Schmidt blows their cover after driving into another car and Abby sees them and tells them she had just been getting slippers. Cece tells Abby that she’s just trying to protect Schmidt.

It’s worth mentioning just how great Simone is in this episode. She really shines when she isn’t delegated to being the reactionary character.

Zooey Deschanel also gets a fun bit to play as she enjoys a night in the hotel to herself, quickly donning a fluffy robe and running around the room in elation. She orders room service, watches a documentary and drinks and has some much needed alone time.

Her relief doesn’t last long however when Winston catches her the next day in the lobby while complaining to security about their beach not being monitored well enough. Winston, like Schmidt, is also intimidated by the youths. Jess orders him to not tell Nick anything.

Coach and Cece are having some buddy time at a café and he tells her that she’s acting like a lunatic and needs to sort out why she’s behaving like this. He thinks there’s something deeper than simply acting out for Schmidt’s best interests.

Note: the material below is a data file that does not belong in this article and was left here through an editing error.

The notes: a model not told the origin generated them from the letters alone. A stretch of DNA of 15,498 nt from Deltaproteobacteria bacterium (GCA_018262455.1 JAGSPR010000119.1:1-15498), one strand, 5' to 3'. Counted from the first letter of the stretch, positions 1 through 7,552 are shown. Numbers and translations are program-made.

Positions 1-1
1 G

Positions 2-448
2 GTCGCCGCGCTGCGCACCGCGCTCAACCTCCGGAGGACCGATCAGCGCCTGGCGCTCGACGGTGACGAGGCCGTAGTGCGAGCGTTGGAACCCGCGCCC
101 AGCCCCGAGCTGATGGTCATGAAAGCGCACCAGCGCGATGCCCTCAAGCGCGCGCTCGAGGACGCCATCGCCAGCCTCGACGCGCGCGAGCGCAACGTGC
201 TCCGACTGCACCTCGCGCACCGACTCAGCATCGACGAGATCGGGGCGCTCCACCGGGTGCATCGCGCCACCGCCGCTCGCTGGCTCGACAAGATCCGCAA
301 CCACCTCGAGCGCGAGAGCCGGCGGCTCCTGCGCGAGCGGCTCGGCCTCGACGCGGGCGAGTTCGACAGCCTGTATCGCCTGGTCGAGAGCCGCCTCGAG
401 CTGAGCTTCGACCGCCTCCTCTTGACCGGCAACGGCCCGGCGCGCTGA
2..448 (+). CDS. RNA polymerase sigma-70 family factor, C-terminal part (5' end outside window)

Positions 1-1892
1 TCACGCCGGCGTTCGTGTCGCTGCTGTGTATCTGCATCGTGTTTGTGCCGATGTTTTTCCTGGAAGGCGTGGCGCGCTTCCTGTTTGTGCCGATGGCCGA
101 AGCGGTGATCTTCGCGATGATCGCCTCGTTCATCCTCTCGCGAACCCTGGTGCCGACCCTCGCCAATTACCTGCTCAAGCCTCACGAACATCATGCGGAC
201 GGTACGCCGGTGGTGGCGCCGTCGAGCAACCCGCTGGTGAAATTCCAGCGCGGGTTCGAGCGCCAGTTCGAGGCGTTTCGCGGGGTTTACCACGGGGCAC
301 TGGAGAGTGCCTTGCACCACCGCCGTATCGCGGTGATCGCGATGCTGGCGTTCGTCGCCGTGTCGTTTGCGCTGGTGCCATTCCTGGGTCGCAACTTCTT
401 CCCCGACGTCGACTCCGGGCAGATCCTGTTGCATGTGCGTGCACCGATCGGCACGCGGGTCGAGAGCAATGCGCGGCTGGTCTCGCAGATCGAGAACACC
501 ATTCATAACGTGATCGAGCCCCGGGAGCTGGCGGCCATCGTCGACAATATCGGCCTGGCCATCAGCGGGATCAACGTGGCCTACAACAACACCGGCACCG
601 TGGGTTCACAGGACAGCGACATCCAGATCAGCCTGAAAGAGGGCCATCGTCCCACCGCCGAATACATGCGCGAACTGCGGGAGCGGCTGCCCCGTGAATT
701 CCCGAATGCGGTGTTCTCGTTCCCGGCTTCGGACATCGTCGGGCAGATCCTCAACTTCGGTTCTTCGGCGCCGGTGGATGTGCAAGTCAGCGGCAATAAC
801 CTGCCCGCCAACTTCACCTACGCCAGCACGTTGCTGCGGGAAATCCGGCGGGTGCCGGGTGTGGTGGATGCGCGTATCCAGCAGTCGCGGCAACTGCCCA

Jess’s threat doesn’t deter Winston for long and he tells Nick the truth. Nick, despite being upset that Jess lied, is also oddly enthusiastic. He never gets to win these types of fights and now he has the best ammunition on his side. He may have also been upset by the room situation but he’d tried to make it work and most importantly had never lied about it.

Cece goes to Schmidt’s and apologizes. She tells him that she’d only been trying to look after him because she knows the lengths he will go for those he cares about and didn’t want him to be caught in Abby’s schemes.  The scene allows us to remember just how good Greenfield and Simone’s chemistry is when they’re written strong material.